I ended up getting the small, because I figured the entire family might be able to ride it. That said, I do feel that the small is still rather large with its formidable front cockpit. Yes, the seat can go down quite far, but the handle bars are still up high. In addition, it feels a bit out of proportion when the seat is all the way down. Hence, the small will work for taller folks as well. They advertise it for up to 5’-9”, but I’m 6’-1”, and she feels ok for me. Hence, I’d say the size range is anywhere from 5′ to 6′. That’s my opinion, of course, but a reason why I like the small is to be able to serve my entire family. Correspondingly, my 3 ladies range from 5′ to 5′-9″, so this size and adjustability works for my crew.
The ride comfort and maneuverability is absolutely next level. Overall, I feel super confident managing my way through traffic, alongside cars, into turns, and up and over bumps, and even through some unfortunate pot holes. Subsequently, the front suspension also plays a role to absorb some of the usual road vibrations. All that said, the overall ride quality is second to none. I’ve reviewed about half a dozen e-bikes thus far. Generally, they all have their pros and cons, and some are intended for different purposes. I must say, that this bike is by far the most comfortable of the bunch.
With that said, the handle bars can be adjusted a full 90 degrees to give you even more comfort. I left them down and forward as I felt I had to reach up too high with them up. The low step through of the Vanpowers UrbanGlide-Pro is phenomenal. Anyone can step through and get on. Age, mobility, and/or flexibility should not limit you from getting on this bike. With that said, I suppose this low to the ground stature is also why the UrbanGlide-Pro handles so well in traffic.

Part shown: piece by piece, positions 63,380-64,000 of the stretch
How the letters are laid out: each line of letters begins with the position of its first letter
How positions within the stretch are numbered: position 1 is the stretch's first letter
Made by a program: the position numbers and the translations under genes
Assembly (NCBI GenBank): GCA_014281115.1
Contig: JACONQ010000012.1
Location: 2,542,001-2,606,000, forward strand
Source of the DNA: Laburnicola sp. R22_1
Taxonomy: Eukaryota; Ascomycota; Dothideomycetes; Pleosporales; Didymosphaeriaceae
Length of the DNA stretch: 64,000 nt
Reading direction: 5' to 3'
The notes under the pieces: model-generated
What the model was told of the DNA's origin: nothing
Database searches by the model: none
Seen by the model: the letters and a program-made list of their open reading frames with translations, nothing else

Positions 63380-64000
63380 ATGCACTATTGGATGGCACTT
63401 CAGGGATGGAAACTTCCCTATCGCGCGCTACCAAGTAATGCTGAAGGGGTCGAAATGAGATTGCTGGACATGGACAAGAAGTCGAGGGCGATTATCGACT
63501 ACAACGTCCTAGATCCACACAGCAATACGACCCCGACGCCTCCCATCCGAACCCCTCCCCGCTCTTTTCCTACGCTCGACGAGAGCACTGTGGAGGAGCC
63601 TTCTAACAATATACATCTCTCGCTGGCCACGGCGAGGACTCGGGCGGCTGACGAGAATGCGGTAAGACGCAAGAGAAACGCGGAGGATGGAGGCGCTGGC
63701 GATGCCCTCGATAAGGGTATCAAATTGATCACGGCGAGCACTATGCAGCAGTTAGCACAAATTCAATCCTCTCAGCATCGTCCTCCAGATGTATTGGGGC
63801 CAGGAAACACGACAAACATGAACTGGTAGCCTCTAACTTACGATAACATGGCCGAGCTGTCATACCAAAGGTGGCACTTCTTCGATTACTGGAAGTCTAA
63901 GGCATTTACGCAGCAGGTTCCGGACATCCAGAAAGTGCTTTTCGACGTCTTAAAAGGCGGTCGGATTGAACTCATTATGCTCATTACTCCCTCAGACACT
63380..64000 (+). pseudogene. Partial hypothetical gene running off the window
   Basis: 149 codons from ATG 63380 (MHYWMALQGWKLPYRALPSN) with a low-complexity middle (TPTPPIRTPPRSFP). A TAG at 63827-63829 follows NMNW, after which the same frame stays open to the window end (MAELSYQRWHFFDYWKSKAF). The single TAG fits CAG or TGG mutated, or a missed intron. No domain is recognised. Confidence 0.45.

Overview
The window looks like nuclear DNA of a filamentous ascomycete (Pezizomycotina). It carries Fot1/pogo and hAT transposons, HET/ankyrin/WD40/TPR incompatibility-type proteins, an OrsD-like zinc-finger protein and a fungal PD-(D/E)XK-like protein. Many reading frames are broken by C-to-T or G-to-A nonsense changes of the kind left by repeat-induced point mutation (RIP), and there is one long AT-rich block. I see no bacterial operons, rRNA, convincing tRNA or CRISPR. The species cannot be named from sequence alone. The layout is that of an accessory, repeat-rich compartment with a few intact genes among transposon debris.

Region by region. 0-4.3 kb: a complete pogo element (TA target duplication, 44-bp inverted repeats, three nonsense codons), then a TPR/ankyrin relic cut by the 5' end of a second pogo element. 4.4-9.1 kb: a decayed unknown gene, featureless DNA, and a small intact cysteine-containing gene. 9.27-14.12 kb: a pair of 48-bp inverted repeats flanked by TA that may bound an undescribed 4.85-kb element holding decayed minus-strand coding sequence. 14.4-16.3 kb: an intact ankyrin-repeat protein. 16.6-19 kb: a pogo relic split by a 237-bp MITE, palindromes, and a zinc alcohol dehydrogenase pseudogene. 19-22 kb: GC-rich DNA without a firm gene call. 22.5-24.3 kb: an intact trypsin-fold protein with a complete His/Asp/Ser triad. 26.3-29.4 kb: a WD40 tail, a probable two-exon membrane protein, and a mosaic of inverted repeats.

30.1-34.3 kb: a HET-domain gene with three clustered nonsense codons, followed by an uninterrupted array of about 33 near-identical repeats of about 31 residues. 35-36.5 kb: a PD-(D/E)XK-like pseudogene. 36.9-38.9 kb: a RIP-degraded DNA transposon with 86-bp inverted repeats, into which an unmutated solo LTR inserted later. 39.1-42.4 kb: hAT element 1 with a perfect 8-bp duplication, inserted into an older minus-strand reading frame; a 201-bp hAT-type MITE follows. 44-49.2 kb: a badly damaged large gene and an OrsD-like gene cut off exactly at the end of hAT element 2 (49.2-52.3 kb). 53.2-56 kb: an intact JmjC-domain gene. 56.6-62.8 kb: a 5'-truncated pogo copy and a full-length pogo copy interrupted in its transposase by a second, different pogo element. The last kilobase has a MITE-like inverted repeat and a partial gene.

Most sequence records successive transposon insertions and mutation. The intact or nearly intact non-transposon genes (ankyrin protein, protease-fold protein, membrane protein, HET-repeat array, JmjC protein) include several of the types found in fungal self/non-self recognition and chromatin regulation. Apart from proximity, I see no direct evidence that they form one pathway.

Lastly, the seat stem quick release is easy, and allows for the multitude of riders that I’ve had riding the Urban Glide.
- Color Options: Remy Green/Lava Red/Zircon Gray
- Frame Size: Small/Large
- Weight: 70.55 lbs/ 32 kg
- Motor: 500W High-Speed Brushless Hub Motor
- Sensor: Torque Sensor
- Range: 65-70 Miles
- Mode: Pedal-Assist/Throttle
- Rear Derailleur: Microshift RD-M26L 8 Speed
- Brake: Hydraulic Disc Brake, 1800mm Rotor
- Stem: Zoom Adjustable stem, 90mm, 0-90 degrees
- Seat Post: Zoom Suspension Seat. 30mm Travel, with Quick release clamp
Final Thoughts On The Vanpowers UrbanGlide-Pro
To summarize my experience on the Vanpowers UrbanGlide-Pro is to say that the economical value, dependability, and performance score a 10 in my book. The convenience, adaptability, and overall ride comfort can reach a wide assortment of riders and urban ride settings. Furthermore, the ease of charging, the clear and straightforward LCD screen, and ability to carry along whatever you want on the sturdy rack is a bonus. If you are thinking about an electric bike, there are certainly plenty of options out there. Ultimately, hitting that sweet spot with quality and budget is always the goal, and I think we have a solid choice here with the UrbanGlide-Pro. For more information and purchase, please visit www.vanpowers.com.